Mar 16, 2016
Our Styrofoam Youth: An Ode to Rosemary’s Tavern
If you’re not looking for it, there amid the swift, monochrome rustle of long-legged, wan hipsters and waifish bearded men in old-timey hats rushing here and there into bánh mì shops and bodegas, you won’t find it. But if you know what you’re looking for—that particular configuration of Christmas lights strewn in that haphazard zigzag arrangement across the tiny, unassuming bar front—you find yourself standing in the doorway seconds after you emerge from the subway. Rosemary’s Greenpoint Tavern, known affectionately as “Greenpoint Tavern” or “Rosemary’s” or “Rosie’s” has been in this same spot on Bedford Avenue since the 50s.
In college, when I earned eight dollars an hour working in a coffee shop, Rosie’s made me feel both rich and civilized. Four dollars could buy a 32-ounce styrofoam cup of Budweiser, filled to the brim. An hour of making coffee, mopping floors, and chasing mice around could buy me 64 ounces of beer, or four pints. Another hour of coffee, mopping, and mice could cover tips for a few drinks, a song on the jukebox, and a game of Erotic Photo Hunt.
But the economy of Rosie’s has always been more complicated than this. When you walk over the threshold with your fistful of dollar bills out and ready, you sign a contract to be an accomplice to whatever strange scenario is about to unfold in the bar that night. You sign a contract to settle in among the tough old lady bartenders and the aging, gray-haloed regulars who are in love with them, and the warm swirl of drunken activity that reverberates outward from this epicenter. You don’t know what you’re getting into until you’re in it with Rosie’s.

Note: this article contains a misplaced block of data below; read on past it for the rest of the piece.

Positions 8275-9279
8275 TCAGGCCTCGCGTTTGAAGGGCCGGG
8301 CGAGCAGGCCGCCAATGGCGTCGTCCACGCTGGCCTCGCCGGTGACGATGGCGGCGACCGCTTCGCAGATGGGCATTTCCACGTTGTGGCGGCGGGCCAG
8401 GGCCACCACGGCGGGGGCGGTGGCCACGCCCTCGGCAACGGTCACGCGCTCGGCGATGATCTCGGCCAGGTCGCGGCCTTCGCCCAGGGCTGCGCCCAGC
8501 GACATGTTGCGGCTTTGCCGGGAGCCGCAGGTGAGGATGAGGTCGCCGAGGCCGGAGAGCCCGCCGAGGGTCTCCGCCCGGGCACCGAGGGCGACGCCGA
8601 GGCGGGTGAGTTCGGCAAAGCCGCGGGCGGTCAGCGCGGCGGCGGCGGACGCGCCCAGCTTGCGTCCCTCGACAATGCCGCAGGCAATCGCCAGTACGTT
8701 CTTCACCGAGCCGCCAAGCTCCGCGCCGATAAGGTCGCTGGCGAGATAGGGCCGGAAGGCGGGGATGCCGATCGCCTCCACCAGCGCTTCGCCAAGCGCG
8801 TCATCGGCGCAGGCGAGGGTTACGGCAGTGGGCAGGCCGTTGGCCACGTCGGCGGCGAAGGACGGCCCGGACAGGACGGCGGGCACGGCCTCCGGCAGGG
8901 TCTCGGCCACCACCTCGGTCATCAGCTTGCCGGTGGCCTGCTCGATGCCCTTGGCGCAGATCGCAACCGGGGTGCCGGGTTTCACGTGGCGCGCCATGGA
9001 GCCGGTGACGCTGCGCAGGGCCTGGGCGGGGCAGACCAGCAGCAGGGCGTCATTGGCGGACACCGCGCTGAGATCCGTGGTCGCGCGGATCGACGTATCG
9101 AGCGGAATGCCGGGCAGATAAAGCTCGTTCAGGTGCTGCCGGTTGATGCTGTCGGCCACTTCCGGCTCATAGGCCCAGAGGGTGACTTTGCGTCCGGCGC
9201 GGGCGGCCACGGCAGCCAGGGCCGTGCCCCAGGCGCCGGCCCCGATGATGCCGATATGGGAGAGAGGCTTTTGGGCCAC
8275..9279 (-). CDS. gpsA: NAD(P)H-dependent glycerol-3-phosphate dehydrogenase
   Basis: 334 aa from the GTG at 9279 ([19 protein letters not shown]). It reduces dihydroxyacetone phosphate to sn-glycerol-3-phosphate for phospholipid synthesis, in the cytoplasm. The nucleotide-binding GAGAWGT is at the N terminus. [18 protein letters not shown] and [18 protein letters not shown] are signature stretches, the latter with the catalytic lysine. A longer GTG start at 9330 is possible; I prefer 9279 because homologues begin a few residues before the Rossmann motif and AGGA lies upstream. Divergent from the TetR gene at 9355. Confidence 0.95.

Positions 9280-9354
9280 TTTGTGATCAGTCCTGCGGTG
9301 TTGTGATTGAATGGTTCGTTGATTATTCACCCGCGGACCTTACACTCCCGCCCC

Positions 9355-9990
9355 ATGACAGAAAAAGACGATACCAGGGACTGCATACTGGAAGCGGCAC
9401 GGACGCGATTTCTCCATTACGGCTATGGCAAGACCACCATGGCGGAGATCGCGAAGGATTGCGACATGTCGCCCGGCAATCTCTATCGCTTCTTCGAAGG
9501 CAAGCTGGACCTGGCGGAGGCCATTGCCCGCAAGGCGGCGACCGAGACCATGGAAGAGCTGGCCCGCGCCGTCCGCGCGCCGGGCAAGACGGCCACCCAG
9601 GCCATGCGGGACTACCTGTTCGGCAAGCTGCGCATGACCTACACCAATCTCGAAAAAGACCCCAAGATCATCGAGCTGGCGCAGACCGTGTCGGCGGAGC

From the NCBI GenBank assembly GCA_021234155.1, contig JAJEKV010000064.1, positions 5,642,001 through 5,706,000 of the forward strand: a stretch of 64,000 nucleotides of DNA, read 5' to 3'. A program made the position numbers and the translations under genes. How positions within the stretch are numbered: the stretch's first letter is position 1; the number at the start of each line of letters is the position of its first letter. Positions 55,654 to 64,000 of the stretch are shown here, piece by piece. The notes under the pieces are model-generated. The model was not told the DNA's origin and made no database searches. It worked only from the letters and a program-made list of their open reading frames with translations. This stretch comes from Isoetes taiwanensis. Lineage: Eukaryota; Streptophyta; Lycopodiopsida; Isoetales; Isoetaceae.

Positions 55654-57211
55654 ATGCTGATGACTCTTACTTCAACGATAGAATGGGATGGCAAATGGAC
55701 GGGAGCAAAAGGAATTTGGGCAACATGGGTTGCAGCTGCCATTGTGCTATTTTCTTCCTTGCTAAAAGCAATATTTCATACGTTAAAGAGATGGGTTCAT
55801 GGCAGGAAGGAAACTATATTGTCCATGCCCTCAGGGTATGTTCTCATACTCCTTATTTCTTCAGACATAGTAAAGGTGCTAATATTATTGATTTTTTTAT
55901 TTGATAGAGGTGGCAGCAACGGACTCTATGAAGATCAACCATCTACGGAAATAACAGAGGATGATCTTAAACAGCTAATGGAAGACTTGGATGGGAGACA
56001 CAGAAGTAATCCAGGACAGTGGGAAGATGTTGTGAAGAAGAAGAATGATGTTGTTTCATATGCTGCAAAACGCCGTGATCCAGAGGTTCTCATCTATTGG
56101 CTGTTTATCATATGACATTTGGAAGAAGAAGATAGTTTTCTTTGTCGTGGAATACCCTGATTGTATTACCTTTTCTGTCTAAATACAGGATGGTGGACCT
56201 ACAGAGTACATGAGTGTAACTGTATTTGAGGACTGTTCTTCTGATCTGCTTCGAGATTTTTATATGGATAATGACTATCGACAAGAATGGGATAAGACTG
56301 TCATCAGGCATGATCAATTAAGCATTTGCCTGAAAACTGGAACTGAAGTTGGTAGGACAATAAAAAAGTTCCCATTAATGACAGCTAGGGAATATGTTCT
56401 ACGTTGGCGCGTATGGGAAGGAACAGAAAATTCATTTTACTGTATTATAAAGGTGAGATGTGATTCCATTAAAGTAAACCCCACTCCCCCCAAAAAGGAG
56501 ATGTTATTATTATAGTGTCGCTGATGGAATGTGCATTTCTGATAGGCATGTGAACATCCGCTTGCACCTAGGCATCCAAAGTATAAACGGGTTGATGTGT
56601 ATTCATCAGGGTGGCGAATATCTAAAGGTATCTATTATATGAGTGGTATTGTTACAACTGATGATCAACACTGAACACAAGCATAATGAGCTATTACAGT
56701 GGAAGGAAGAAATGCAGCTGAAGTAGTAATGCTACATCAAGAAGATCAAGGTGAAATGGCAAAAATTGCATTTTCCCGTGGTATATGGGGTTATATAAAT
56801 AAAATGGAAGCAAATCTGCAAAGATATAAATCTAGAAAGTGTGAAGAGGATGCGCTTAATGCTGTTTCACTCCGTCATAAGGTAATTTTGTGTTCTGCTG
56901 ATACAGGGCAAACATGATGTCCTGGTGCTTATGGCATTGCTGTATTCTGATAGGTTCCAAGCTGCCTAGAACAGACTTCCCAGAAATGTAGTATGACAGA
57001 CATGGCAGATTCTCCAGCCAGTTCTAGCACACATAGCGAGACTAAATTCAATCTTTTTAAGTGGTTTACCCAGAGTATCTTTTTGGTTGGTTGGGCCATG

The bartenders and the regulars are like the constants in a weird science experiment where a lot could go wrong. Sometimes it does.
One night in college, a man began to pay unwanted attention to a friend of mine who was celebrating her birthday, following her around the bar and buying her drinks that she didn’t ask for. Another friend quietly intervened and told him she would kill him if he didn’t leave our friend alone. He smiled.
“Have you ever killed someone?” he asked. “Because I have.”
It was easy to forget, once you were inside the bar, about the logic and laws of the outside world. Blinded by the frenetic web of lights and tinsel hanging from the ceiling, you’d forget that you had a safe, warm bed somewhere. You’d forget that you could leave anytime you wanted. The only things that seemed important were the friends you were with, whatever song was playing on the jukebox, and how many more dollar bills you had left in your pocket.
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